On days like to day, I wish I were a game theorist. The I could figure out what a Nash game would predict about LIBOR reporting, and how that would vary from honest reporting.

The rules of the game are well set out and mostly symmetric, although it is the mostly part that creates a problem. Suppose there are N reporters and the LIBOR that is produced is based on the interquartile mean of what is reported. Each bank is then seeking to maximize some objective function that depends on that interquartile mean, over which it has some influence. If all banks have the same objective function, then symmetry will mean they all choose the same rate, which is not particularly interesting.

But each individual bank is gets some draw from a distribution, that it turn determines its optimal play. This will produce heterogeneity in rates chosen. Alas, I am not good enough at math to go any further than that...

[update: found a paper that does the exercise here.]

The rules of the game are well set out and mostly symmetric, although it is the mostly part that creates a problem. Suppose there are N reporters and the LIBOR that is produced is based on the interquartile mean of what is reported. Each bank is then seeking to maximize some objective function that depends on that interquartile mean, over which it has some influence. If all banks have the same objective function, then symmetry will mean they all choose the same rate, which is not particularly interesting.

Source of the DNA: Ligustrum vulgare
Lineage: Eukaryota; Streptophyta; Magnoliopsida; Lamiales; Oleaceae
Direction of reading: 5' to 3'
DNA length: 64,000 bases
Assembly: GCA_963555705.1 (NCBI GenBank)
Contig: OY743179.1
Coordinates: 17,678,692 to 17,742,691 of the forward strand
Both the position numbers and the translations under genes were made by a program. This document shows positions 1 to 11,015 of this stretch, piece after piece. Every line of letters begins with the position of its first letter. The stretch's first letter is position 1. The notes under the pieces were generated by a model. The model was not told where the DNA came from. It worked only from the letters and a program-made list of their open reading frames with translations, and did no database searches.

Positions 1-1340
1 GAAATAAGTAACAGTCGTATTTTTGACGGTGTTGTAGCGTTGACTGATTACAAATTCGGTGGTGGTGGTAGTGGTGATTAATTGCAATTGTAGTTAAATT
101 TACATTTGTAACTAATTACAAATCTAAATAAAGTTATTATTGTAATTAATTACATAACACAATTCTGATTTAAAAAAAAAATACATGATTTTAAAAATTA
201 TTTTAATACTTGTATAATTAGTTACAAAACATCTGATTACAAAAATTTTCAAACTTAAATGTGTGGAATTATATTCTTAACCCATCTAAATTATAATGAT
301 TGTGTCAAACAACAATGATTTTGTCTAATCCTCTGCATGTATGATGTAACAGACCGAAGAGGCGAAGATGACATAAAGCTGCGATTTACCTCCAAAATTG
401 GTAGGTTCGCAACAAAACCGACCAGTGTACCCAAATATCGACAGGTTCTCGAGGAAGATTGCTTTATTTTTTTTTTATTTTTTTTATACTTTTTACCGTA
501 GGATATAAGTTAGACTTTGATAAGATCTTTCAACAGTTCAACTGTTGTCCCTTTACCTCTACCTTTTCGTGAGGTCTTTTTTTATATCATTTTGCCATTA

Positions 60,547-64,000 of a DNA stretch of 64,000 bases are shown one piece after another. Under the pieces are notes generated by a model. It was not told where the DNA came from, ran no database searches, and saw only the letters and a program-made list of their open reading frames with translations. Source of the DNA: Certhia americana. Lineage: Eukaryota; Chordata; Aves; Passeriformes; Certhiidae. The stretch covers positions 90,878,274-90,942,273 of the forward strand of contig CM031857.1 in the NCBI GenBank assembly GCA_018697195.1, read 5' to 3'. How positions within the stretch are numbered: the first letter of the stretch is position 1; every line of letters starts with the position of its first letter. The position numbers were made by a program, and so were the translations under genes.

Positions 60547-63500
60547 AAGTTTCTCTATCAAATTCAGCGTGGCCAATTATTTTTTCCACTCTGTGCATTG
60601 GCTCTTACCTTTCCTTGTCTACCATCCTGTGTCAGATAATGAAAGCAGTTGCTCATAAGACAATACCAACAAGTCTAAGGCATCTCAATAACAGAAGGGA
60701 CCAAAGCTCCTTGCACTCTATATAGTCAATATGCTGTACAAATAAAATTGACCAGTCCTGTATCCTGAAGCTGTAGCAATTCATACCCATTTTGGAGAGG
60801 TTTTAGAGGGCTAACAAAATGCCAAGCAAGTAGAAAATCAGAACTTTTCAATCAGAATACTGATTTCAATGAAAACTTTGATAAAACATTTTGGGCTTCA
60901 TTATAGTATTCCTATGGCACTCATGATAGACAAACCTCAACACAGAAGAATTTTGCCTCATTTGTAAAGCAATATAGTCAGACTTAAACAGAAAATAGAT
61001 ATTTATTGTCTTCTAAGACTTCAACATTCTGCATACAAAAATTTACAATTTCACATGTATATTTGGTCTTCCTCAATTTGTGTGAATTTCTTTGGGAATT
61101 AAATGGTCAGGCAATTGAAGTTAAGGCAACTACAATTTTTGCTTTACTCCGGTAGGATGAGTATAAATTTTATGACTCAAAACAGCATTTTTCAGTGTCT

But each individual bank is gets some draw from a distribution, that it turn determines its optimal play. This will produce heterogeneity in rates chosen. Alas, I am not good enough at math to go any further than that...

[update: found a paper that does the exercise here.]

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